HK – take two

Even according to Wikipedia, Hong Kong is a disambiguation.

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Across the hilly streets in Central we lost the count of stairs and slopes. And it’s like a highway of things to watch and document about. American style bars, street markets, little sushi, international restaurant. And then tall, ruined buildings, that make your heart skip a beat when they let you peek through them: the sky white as a wall made of salt, a rare ray of light, another irresistible weird building hanging one after the other. We walked all along like a landslide, rushing our restless hearts to the next thing to see, to a discovery.

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We got stuck by the heat in a public garden along the fancy Hollywood Road, looking at the ladies and at this peculiar couple, two complete strangers who shared a bench without changing expression or interacting for more than 15 minutes. Fascinating scene.

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What strikes most maybe are the temples in the middle of the city. They are silent, almost surreal. Red and gold dominate the place. The smell on the air and the slow pace of prayers – repeat x3, I learnt- made me felt every time a humble piece of the jigsaw someone else was trying to do. There I remembered when child I was at church, and I had this naturally imposed silence during the Gospel.

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A change of plans is always on its way: call it fate, call it rain, call it HK. Walking ups and downs, the harbour is a precious shelter to sit down, look at the buildings switching their lights, putting up the show. Sunset, then Darkness came so early that we had just got used to breath and say “I love the smell of napalm in the morning.” that with the big question spinning in my head ‘why do they use so so much diesel fuel everywhere? Maybe it’s the cure for my asthma’ it’s time to celebrate ourselves in a panorama bar.

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In the background Edith Piaf singing “La vie en rose”, I drink my cocktail and think that life can be beautiful, but sometimes is just beyond it. I surrender to HK and its power. Cheers.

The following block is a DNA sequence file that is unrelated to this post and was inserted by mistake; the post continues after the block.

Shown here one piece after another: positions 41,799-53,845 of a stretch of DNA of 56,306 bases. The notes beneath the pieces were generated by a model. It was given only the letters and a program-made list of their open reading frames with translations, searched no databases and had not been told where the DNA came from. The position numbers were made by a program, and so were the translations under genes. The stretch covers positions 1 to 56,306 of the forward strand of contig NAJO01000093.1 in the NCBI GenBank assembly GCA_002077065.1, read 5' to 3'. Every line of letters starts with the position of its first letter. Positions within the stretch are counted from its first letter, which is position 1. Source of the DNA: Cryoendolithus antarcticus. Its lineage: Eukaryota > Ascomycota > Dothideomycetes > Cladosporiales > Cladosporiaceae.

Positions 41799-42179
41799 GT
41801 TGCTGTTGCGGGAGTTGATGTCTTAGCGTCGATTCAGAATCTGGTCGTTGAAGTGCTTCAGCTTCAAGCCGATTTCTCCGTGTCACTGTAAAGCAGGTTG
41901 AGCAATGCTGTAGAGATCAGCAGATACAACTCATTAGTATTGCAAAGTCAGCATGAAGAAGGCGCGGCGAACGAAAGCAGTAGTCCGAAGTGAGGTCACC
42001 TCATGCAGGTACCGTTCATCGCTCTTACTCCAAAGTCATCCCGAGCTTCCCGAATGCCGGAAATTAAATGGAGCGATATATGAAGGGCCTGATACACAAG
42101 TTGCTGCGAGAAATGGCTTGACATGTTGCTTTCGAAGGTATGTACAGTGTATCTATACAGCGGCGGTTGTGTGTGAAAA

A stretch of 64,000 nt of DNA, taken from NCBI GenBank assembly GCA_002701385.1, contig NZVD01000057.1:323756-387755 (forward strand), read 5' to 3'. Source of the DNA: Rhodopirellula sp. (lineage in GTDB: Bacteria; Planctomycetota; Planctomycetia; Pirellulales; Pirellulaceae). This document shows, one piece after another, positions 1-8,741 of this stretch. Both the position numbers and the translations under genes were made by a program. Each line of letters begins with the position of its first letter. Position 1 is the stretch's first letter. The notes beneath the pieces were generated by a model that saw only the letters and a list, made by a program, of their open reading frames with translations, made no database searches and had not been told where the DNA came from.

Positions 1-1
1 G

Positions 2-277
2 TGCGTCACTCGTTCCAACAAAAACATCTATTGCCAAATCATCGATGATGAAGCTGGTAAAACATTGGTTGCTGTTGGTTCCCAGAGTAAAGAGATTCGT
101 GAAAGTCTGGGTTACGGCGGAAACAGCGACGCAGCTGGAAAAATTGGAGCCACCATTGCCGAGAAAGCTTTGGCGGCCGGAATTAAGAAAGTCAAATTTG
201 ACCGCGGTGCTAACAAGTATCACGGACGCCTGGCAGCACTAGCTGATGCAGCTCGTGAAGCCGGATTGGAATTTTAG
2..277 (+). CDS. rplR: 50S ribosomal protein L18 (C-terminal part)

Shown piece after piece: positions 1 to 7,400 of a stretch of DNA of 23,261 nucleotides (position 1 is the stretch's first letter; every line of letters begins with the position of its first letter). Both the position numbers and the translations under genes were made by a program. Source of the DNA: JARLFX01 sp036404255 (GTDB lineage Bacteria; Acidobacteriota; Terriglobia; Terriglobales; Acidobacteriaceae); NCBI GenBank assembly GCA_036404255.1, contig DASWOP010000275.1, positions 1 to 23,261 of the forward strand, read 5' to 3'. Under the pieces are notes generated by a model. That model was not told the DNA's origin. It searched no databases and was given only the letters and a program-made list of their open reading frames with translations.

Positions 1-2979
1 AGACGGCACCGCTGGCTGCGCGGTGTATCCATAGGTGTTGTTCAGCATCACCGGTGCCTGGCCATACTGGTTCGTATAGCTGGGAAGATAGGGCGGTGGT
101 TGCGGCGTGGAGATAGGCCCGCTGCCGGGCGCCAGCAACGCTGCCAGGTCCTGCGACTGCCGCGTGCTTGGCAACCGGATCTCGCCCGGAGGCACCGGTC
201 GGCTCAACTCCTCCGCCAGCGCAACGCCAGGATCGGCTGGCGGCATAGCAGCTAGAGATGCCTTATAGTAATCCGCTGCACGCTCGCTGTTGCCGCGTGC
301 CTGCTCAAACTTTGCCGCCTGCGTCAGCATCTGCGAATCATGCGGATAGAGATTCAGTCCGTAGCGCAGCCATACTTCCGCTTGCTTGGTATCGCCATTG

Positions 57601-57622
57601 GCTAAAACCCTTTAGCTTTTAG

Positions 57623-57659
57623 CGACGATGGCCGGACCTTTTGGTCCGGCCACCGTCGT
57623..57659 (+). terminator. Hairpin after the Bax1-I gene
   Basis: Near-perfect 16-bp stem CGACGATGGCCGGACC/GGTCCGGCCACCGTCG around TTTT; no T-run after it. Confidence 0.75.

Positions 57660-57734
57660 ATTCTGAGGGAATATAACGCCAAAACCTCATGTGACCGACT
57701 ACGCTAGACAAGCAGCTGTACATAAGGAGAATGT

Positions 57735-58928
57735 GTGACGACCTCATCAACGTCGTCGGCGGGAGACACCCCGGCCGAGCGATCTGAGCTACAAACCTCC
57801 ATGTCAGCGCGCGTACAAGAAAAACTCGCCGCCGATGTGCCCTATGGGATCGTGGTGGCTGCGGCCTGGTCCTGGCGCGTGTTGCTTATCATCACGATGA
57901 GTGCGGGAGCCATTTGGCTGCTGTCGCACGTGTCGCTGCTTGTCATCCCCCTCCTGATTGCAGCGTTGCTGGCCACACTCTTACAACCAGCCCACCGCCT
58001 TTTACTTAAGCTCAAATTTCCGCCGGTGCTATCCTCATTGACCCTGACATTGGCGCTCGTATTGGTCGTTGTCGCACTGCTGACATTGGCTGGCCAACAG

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HK – take one

We will be landing soon, look out it’s very steamy outside.” So the captain said.

Steam. I instantaneously think of the industrial revolution, of dirty workers steering some steel bars, working on wool machine: steam clouds and Dickens’s miserable children are populating my imagination. I think I know what steam is, I have experienced it, it’s like humid, but more.

I was so wrong. Outside the airport the steamy weather, that incredible creature, punched me right there, a full fist of inexplicable, warm, wet ‘compactness’, something never felt before. It was like hitting an invisible wall every step taken. The steam was the imminent impact of the arrival, of this area. A significant entrance to another gravity.

Welcome to Hong Kong.

I like contrasts, I like looking for harmony in what it seems not appearing like that. This is why I was sure I would have loved HK.

My first chat with a local, our taxi driver, dismantled two pillars I had built the weeks before: my five sure sentences in Cantonese – shut with a ‘we locals don’t speak with those words, it’s more in Singapore maybe’ (I adored the polite maybe)- and the fact that everything you want to eat, especially crazy stuff, you’ll find it here, when the driver told me that the best food he could suggest to try was McDonalds. Doh. Or as in Germany we might say ‘komisch’.

Light rain, outside the taxi, not freshening up our tired bodies. We are guide-wised ready to find the smallest room ever built by humans, on the contrary the desolation of the buildings along our street, tall, a bit crusted –dirty? hard to say in the darkness-, weird but incredibly poignant monsters leads to a lovely big big twin room. Again, I bless my urge of travelling, to constantly tear off every cliches everywhere I go. Hong Kong’s building are like meant to give misery the best luxury state of mind.

Now, that rain brings to a tropical storm all around our first day: the sound of the thunders, right in the middle of Hong Kong Island are phenomenal. People stop during storm, often wait silently. Groups of students grabs a soda and watch the deluge. It’s still warm, actually heating up, we can feel it on our sticky skin. A remedy is to visit the financial area in Central from the inside, putting your confidence in those crazy clouds.

Well, hello finger!

Rain’s gone, but my eyes are still wet. Of wonder, of excitement. And of jet-lag, but whatever. Light now is very bright, my camera settings go bananas. Jewels of architecture around mangroves and exotic flowers, one of the best way to explain why humans should always try to improve and build and progress themselves, with a bit more respect of the nature. The payback of years of colony, invasion, economy and finance is explained in these skyscrapers. Breathtaking.

 

Another good point of stamina comes while taking the train to Victoria Peak. Around us, the childish joy of every tourists, and the click-click-click of cameras in every language comes to our first bench, first line of the train. See, HK is crazy in every possible way, and I like the fact it does not hide, instead enhances it: it may be my European point of view, but that helluva slope was impossible for humans and machines, too pendent and slippery. But we made it, and we found a great view. There, one of the most graceful thing I have seen: not the city view, yeah incredible, yeah let’s take one billion pictures and bla bla tourist stuff, but the contrast between the area around the harbour, the crazy diamond in the rough, and the green wild forest on the other side of the hill.

Right in the middle, I felt in peace.